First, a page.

So won’t it be infuriating in 2020 when your 2016 laptop is the only device you own that doesn’t use that cable? Everyone else in the office can conveniently share chargers, but you’re left with a dead battery every time you forget it at home.
At WWDC Apple revealed Siri is coming to its line of laptops once the latest version of MacOS Sierra rolls out in September. That’s good news because even users with older laptops can utilize the artificial intelligence features of the operating system.
Like Cortona on Windows 10 and Google Now on Android, Siri on Mac can do everything Siri on iPhone can, with some added bonus features. On the Mac, Siri can help manage files, play music, message friends, buy tickets, and search the web all in a side menu.
There are differences between these A.I. systems though. Google definitely has more data collected from its vast array of search results, Apple has been best at securing privacy, and Microsoft believes it can be a leader in chatbots despite the Tay bot hiccup.
Artificial Intelligence is only getting bigger and better and which ever company can best implement its power and align with your value system on privacy is the one that will win out.
Pencils, Pens, and Styluses
Steve Jobs famously hated styluses, going as far as to publicly say during the 2007 launch of the iPhone, “who wants a stylus? — yuck.”
Well Apple has an expensive $100 stylus now called Pencil, and actually it’s kind of awesome, fun, and productive. So is the Surface Pen for that matter.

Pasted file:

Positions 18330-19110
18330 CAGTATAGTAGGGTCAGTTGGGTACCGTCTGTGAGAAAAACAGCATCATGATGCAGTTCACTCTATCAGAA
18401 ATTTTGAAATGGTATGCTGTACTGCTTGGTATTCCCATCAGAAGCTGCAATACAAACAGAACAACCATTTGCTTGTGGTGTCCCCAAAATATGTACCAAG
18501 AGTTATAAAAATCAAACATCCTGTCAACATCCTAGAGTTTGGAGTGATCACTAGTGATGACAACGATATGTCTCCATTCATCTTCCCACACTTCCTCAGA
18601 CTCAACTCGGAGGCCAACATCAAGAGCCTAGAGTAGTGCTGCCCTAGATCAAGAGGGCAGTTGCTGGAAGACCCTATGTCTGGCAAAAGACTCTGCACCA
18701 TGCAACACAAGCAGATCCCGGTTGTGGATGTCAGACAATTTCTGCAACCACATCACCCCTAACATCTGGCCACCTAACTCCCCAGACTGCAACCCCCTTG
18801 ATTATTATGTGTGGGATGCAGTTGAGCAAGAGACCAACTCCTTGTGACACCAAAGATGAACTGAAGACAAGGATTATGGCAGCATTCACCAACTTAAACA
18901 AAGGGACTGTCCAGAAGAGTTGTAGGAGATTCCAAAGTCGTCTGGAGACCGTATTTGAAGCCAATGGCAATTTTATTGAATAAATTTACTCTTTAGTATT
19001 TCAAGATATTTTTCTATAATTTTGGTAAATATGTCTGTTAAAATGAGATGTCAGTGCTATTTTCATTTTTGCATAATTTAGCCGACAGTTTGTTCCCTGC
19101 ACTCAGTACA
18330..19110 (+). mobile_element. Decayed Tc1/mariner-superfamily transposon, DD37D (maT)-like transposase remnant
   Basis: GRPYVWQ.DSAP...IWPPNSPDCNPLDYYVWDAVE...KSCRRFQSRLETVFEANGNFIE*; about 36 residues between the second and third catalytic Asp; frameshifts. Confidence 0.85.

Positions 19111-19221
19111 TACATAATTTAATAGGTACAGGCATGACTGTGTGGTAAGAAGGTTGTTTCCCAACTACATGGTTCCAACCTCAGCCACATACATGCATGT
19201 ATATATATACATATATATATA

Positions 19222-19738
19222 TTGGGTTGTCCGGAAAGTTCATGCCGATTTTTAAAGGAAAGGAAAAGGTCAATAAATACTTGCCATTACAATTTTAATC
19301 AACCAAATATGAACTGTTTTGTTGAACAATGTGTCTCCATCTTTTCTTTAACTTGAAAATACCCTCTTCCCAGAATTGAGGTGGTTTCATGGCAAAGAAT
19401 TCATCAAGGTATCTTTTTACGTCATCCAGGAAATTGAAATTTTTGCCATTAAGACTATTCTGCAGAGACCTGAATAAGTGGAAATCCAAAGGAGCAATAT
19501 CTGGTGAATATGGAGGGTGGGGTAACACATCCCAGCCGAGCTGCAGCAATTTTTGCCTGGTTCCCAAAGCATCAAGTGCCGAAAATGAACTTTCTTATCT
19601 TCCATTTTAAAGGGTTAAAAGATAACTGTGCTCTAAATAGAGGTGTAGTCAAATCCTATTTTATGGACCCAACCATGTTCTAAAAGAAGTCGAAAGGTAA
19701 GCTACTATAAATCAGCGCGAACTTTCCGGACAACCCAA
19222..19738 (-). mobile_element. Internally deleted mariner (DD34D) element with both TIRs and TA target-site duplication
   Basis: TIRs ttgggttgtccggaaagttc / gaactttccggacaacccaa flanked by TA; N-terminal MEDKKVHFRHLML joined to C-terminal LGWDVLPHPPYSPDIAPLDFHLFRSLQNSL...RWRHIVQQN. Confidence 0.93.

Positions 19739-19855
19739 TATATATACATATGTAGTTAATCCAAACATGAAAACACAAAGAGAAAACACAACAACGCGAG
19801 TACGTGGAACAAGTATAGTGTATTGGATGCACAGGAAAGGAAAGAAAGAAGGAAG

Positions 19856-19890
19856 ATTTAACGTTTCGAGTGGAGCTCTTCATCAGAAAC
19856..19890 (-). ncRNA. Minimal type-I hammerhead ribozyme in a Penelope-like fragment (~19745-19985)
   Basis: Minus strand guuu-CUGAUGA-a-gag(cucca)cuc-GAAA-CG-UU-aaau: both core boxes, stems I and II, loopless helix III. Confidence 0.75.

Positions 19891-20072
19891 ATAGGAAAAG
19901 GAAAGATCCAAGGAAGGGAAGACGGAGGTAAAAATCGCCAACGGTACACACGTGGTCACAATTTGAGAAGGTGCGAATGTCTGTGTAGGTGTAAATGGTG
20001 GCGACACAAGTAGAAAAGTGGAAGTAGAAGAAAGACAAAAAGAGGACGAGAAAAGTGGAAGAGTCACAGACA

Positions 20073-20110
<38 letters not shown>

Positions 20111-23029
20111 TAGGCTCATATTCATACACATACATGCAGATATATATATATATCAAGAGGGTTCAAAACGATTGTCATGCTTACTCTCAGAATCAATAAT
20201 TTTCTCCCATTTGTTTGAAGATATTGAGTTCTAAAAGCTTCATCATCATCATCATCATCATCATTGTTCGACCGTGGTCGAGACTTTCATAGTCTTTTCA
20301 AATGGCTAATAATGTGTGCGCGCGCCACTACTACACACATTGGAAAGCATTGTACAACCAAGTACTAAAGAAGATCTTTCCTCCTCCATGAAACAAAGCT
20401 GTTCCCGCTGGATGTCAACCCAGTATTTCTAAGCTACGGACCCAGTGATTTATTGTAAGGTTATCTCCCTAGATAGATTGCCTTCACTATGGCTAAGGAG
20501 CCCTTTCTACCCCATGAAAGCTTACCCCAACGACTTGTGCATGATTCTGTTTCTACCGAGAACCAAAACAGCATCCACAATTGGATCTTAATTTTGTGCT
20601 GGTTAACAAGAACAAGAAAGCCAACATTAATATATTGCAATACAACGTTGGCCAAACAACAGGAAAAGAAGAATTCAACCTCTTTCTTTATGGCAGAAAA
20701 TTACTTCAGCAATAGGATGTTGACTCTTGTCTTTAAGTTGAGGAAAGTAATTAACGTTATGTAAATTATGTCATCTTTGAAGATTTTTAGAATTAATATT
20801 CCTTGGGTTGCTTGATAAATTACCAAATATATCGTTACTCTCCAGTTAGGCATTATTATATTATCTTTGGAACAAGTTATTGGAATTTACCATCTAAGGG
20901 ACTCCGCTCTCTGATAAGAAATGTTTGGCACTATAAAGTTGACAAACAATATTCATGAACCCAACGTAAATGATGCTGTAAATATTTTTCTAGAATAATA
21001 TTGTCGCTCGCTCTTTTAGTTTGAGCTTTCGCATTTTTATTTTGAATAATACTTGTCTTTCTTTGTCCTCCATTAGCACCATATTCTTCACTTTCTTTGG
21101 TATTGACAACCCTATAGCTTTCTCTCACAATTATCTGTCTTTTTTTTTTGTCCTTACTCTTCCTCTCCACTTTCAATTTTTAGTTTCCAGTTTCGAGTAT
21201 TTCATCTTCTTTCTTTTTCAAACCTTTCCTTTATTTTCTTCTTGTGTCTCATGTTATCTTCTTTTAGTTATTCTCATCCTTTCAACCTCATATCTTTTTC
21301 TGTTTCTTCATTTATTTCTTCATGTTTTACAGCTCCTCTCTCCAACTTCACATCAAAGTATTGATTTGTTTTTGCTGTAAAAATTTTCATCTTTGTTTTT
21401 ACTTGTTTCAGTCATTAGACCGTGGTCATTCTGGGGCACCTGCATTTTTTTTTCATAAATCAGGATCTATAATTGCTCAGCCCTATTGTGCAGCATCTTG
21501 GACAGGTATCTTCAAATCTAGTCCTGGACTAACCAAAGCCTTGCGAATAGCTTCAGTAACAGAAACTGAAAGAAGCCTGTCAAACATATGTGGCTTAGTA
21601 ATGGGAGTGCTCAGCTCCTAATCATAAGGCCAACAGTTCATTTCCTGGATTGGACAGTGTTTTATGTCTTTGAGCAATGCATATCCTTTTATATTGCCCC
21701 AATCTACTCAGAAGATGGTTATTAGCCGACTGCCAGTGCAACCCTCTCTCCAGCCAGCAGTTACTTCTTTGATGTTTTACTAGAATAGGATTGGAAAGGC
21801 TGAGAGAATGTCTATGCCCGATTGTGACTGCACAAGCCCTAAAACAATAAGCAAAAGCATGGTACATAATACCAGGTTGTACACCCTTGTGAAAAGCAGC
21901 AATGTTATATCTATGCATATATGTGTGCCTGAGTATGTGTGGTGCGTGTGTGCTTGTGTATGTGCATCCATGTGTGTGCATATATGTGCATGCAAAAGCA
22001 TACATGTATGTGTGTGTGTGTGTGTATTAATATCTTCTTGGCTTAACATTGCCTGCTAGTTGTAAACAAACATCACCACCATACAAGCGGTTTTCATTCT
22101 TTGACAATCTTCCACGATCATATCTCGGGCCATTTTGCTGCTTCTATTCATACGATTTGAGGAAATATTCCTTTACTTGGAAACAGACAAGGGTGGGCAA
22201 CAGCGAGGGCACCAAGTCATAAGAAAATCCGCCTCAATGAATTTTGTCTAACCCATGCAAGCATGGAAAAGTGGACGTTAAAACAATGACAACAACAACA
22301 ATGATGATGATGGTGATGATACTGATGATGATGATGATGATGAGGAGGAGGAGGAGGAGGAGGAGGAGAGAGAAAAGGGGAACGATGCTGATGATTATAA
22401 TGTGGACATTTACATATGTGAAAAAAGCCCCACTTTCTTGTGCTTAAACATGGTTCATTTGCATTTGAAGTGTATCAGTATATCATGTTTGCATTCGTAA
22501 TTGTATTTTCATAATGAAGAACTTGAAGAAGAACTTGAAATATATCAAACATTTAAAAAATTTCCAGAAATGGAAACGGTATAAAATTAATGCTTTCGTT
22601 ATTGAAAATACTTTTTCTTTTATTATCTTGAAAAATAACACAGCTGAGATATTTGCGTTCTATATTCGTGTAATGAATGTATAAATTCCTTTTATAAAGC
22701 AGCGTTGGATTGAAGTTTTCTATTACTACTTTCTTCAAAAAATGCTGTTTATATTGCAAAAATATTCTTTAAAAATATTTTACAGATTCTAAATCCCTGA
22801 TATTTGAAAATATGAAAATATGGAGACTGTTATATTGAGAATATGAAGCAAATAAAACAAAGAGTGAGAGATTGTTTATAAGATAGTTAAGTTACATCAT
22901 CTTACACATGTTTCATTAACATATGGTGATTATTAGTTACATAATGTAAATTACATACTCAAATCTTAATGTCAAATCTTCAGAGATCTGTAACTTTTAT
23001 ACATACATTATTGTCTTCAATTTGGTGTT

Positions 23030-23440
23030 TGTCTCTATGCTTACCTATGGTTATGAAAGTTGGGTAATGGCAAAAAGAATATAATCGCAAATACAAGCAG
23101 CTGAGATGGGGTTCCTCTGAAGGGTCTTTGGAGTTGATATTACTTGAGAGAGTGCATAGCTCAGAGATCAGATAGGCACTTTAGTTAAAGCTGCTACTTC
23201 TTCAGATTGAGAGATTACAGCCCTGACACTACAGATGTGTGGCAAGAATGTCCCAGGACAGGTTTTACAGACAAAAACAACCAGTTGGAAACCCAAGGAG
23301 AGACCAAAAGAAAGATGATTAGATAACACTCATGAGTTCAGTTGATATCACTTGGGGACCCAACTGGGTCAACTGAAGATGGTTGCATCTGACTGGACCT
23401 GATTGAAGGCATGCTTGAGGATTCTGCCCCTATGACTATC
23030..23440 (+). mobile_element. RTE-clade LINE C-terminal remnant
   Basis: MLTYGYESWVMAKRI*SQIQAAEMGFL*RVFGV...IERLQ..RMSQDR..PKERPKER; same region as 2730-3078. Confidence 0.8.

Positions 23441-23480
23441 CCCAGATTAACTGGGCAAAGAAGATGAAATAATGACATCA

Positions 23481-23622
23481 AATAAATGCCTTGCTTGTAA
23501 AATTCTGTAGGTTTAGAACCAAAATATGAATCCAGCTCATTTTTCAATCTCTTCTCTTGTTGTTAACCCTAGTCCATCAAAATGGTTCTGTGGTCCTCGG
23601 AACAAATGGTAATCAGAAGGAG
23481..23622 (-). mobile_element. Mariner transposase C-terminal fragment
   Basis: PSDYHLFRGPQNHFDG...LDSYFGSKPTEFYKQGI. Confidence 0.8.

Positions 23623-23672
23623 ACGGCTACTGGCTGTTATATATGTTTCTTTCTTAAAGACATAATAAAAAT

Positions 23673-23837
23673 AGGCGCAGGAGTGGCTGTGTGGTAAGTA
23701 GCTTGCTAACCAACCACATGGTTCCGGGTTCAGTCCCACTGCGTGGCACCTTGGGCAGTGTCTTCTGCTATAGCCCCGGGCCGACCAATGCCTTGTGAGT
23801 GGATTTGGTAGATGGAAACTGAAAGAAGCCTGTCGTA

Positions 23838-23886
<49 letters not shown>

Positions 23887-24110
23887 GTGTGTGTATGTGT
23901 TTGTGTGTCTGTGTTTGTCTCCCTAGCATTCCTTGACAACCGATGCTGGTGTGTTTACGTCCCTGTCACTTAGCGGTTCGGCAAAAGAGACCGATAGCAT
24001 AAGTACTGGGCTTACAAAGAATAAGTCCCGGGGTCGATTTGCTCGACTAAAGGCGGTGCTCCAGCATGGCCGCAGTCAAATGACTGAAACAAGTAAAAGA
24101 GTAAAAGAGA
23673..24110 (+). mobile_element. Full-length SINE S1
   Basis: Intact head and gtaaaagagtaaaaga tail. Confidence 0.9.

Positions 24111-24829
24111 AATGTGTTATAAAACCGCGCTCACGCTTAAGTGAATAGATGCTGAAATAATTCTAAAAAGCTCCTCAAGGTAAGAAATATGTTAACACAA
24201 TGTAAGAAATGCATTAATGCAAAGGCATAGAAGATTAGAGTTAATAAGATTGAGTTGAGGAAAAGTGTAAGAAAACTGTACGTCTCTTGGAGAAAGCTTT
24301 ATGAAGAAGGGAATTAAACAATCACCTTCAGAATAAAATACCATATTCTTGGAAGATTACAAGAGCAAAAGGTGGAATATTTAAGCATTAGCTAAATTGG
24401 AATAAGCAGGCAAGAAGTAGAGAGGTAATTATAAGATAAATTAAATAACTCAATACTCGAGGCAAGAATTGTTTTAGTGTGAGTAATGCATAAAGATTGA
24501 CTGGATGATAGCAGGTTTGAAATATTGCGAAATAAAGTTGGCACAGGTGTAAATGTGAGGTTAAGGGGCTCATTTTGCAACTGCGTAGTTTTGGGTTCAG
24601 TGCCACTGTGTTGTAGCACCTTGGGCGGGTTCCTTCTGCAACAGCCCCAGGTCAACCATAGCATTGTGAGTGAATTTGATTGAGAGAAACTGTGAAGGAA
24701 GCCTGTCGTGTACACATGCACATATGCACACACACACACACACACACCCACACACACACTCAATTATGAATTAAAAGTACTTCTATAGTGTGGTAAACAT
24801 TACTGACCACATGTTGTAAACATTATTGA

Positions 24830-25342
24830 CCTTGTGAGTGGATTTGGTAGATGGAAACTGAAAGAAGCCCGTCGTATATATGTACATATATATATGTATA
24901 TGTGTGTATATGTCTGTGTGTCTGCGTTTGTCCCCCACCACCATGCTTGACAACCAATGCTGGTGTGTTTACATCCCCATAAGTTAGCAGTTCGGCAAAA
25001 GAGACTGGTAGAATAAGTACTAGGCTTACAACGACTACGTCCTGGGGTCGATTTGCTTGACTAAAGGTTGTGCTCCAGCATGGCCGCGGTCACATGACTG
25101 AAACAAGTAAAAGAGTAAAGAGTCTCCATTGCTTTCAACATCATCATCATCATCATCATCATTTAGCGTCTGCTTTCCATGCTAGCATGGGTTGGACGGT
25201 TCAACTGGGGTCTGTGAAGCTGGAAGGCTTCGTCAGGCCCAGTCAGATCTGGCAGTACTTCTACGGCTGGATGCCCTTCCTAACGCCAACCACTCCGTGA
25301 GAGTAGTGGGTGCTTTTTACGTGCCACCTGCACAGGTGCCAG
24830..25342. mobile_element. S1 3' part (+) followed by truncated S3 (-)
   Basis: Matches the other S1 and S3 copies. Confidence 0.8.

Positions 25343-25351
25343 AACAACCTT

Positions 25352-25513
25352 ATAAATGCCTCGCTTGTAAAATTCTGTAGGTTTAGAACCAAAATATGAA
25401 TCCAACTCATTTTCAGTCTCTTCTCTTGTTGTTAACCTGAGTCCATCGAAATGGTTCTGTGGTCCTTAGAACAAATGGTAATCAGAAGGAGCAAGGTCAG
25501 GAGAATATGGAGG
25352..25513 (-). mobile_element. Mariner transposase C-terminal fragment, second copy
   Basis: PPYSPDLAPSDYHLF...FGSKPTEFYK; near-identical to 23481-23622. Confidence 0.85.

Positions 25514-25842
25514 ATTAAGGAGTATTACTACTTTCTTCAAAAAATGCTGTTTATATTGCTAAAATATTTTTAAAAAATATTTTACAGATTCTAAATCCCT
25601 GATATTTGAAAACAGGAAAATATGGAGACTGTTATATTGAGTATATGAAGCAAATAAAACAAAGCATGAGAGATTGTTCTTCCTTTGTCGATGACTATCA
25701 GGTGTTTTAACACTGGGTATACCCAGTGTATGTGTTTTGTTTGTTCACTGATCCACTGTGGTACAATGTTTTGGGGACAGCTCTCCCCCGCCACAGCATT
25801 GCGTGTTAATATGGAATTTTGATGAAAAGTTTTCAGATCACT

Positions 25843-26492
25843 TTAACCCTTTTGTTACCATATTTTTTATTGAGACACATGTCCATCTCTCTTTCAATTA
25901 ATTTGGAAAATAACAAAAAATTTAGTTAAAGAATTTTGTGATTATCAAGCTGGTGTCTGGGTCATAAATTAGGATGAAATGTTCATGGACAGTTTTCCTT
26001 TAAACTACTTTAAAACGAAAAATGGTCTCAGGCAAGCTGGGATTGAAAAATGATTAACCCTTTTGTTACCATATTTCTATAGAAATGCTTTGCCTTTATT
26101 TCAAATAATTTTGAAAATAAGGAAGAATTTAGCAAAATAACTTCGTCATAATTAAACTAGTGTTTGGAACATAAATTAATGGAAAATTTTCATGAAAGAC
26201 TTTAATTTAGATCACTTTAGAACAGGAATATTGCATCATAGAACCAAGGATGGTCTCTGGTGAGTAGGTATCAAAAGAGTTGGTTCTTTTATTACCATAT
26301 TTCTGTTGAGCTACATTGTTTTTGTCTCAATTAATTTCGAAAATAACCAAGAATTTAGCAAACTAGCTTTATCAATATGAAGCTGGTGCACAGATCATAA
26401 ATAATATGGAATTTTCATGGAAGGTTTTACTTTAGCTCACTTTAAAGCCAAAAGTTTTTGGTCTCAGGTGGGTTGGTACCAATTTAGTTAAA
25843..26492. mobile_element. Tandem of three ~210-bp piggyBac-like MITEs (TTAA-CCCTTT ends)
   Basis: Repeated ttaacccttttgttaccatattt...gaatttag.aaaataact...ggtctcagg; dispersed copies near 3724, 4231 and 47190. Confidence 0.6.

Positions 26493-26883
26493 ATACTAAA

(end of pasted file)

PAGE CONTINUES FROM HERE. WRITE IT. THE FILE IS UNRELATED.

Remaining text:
Kids are going to want to draw, artists will want to paint, and builders will want to construct, especially with advances in augmented reality coming down the pipeline shortly. Imagine drawing an item with a stylus and have it instantly appear in the latest augmented reality version of Minecraft happening on your living room floor. That’s a future you want to be a part of, but there are very limited options.
What Is Google Doing?
There are strong signs that Google is planning to merge the operating system of its cheap Chromebooks called ChromeOS and its mobile operating system Android.
Last month, Google announced it’s bringing the Android app ecosystem to Chromebooks, which could mean more apps that are made specifically to run on laptops. Currently, the mostly sub $500 devices are good for getting on the internet but not much else. There’s not enough internal power for photo and video editing and the full version of Adobe Suites isn’t able to run on the system.
If Google can make an operating system that follows a similar path as Windows 10, in which the design seamlessly moves from mobile to tablet to PC, the company will have a very competitive device. Android users out there are looking for a device that better syncs with Google’s phones like Apple does across its various platforms.
If you have to buy a laptop this year, go with a Macbook. But if you can wait, do it.